Women take difficult journey into priesthood: Andrew Brown talks to two of the female ministers in the first group to be ordained this week

THIRTY-TWO women will be ordained priests in Bristol cathedral next Saturday, the first in Britain. They range in age from 30 to 69 and all but the eldest are already working in the church.

The two youngest, Karen McKinnon and Jean Kings, are deacons in Lockleaze, a post-war council estate in the north of the city. The Rev Karen McKinnon has been the full-time parish deacon at the church of St Francis and St Mary Magdalene for the last two years.

She will become the youngest woman priest in England when ordained. Her journey has been straightforward compared to that of some of her fellow priests. Sister Rosemary Dawn Watling has been a deacon since 1970; Christine Clarke since 1971. But Ms McKinnon has had to wait only an extra year as a deacon, compared to the men who studied alongside her.

She has wanted to be a Christian minister for 17 years, since she was a 13-year-old Pentecostalist. 'But the Pentecostalists don't let women do anything,' she said.

While reading Theology at Exeter University she met a retired Anglican deaconess whose stories of her life persuaded her to become an Anglican. She was accepted for training to the ministry at her second attempt: the first time round she was turned down as too new a convert.

In Bristol she has encountered no prejudice against women priests, though once in Hull when she was distributing communion wine, which is not a priestly function, one woman pushed the cup away at the altar rails and left with her family.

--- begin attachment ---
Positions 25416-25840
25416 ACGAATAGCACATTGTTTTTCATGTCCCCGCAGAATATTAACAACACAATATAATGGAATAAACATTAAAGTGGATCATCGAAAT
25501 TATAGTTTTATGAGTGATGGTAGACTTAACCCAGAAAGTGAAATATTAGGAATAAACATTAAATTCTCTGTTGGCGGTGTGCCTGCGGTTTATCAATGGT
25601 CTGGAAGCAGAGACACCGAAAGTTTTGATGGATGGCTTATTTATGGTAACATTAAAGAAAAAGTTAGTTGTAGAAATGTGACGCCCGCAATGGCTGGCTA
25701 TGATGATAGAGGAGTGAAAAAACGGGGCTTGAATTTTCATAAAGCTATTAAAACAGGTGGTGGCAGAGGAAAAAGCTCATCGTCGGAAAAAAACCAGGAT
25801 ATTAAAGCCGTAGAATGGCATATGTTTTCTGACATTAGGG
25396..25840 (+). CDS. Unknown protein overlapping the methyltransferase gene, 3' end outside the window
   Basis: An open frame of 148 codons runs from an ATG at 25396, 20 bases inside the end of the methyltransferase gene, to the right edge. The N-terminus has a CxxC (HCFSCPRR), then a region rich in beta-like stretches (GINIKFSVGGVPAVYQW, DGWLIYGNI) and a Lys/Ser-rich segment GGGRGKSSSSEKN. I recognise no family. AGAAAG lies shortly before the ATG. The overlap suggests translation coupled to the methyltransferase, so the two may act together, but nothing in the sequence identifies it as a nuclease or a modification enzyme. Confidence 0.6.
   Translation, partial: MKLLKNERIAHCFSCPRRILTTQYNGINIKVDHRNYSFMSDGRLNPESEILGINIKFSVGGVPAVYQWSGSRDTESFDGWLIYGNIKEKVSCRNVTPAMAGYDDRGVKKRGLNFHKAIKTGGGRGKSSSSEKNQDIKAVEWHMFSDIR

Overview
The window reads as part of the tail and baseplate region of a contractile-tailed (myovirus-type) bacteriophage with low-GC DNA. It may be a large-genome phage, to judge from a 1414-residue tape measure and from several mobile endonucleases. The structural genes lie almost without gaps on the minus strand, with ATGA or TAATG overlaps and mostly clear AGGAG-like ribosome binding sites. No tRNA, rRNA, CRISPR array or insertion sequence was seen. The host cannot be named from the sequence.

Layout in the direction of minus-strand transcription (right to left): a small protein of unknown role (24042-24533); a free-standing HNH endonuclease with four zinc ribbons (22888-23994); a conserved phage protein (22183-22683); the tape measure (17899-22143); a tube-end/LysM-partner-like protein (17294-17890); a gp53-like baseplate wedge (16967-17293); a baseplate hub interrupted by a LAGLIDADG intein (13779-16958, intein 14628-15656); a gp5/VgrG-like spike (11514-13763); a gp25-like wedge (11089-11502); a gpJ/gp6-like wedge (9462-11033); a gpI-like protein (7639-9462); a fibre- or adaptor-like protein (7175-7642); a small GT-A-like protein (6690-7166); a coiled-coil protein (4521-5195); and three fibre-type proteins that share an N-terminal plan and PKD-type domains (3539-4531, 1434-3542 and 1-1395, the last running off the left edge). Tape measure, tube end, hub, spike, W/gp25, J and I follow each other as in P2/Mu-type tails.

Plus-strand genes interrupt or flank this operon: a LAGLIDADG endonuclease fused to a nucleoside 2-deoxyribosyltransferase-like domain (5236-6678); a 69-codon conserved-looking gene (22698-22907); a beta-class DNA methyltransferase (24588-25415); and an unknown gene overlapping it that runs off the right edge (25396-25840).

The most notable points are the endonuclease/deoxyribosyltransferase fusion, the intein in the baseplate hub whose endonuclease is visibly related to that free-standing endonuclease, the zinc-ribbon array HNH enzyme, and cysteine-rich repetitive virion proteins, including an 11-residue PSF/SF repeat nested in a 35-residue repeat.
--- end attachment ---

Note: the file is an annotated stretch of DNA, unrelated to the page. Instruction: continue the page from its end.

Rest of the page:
She says that becoming a curate rather than a deacon will make little practical difference to her life. It is not the ability to pronounce the words of consecration at the Eucharist but the power she will acquire on Saturday to give absolutions after confessions that will make the difference.

One elderly member of the Lockleaze congregation, Louise Jones, who was brought up as a German Roman Catholic, said she had not been to confession for 45 years because if she did her confession would have to be made to a man. 'It is also a help to the priest himself that he will not need to hear all women's confessions in the future,' she said.

Most of the congregation could not see what the fuss was about: the ordination of women could not possibly threaten the identity of the Church of England as it has done for those priests who will leave as a result. It was an issue of justice or of competence rewarded. Almost all the deacons to be ordained on Saturday are in their thirties and forties, and they are barred by the legislation from becoming bishops.

Father Paul Denyer, in charge at Lockleaze, will soon have a staff of four including himself for his congregation: Ms McKinnon; Judith Carpenter, who is studying for the priesthood at the local theological college; and Ms Kings, a part-time parish deacon who is also chaplain at the University of the West of England.

'It will not make much difference to my job as a chaplain,' Ms Kings said. 'People who have experienced a woman's ministry seem to lose their objections. The first time I preached at home you could have sliced the atmosphere with a knife beforehand. But afterwards people were delighted.'

She added: 'Most of the Catholic laity I know are in favour. I did a debate at the local Catholic church on the motion 'This house believes women can be priests', and we won by a large margin.'

But Ms Kings saw difficulties ahead for the women once they had been ordained. 'There is no doubt that there are people who would withdraw all decision-making from women - but we will be less disenfranchised after this.

'Of course some people are afraid of us because they think we are all big and butch. Some of us may be big but most of us aren't butch. Most people, if you say God's calling you, they give you the dignity of believing it.'

(Photograph omitted)